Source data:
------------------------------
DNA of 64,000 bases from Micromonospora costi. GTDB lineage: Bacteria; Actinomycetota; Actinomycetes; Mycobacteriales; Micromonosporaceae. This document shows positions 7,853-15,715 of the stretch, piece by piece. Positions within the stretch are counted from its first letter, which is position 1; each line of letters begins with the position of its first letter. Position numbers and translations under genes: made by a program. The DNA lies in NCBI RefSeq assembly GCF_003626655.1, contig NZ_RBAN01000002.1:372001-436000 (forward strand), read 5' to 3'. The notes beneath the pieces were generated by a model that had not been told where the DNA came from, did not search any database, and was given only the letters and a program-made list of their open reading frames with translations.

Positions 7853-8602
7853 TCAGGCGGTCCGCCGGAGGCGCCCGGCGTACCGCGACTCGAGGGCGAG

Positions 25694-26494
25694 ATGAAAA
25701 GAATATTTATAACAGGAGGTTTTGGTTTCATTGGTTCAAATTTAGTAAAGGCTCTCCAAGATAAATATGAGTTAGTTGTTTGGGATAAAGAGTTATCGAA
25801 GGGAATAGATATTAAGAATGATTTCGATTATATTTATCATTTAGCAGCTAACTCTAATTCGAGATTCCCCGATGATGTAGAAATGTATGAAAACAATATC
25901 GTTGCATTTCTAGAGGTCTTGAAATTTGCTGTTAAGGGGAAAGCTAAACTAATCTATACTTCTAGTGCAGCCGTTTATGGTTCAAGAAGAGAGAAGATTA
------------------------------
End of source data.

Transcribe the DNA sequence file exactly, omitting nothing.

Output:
DNA of 64,000 bases from Micromonospora costi. GTDB lineage: Bacteria; Actinomycetota; Actinomycetes; Mycobacteriales; Micromonosporaceae. This document shows positions 7,853-15,715 of the stretch, piece by piece. Positions within the stretch are counted from its first letter, which is position 1; each line of letters begins with the position of its first letter. Position numbers and translations under genes: made by a program. The DNA lies in NCBI RefSeq assembly GCF_003626655.1, contig NZ_RBAN01000002.1:372001-436000 (forward strand), read 5' to 3'. The notes beneath the pieces were generated by a model that had not been told where the DNA came from, did not search any database, and was given only the letters and a program-made list of their open reading frames with translations.

Positions 7853-8602
7853 TCAGGCGGTCCGCCGGAGGCGCCCGGCGTACCGCGACTCGAGGGCGAG

Positions 25694-26494
25694 ATGAAAA
25701 GAATATTTATAACAGGAGGTTTTGGTTTCATTGGTTCAAATTTAGTAAAGGCTCTCCAAGATAAATATGAGTTAGTTGTTTGGGATAAAGAGTTATCGAA
25801 GGGAATAGATATTAAGAATGATTTCGATTATATTTATCATTTAGCAGCTAACTCTAATTCGAGATTCCCCGATGATGTAGAAATGTATGAAAACAATATC
25901 GTTGCATTTCTAGAGGTCTTGAAATTTGCTGTTAAGGGGAAAGCTAAACTAATCTATACTTCTAGTGCAGCCGTTTATGGTTCAAGAAGAGAGAAGATTA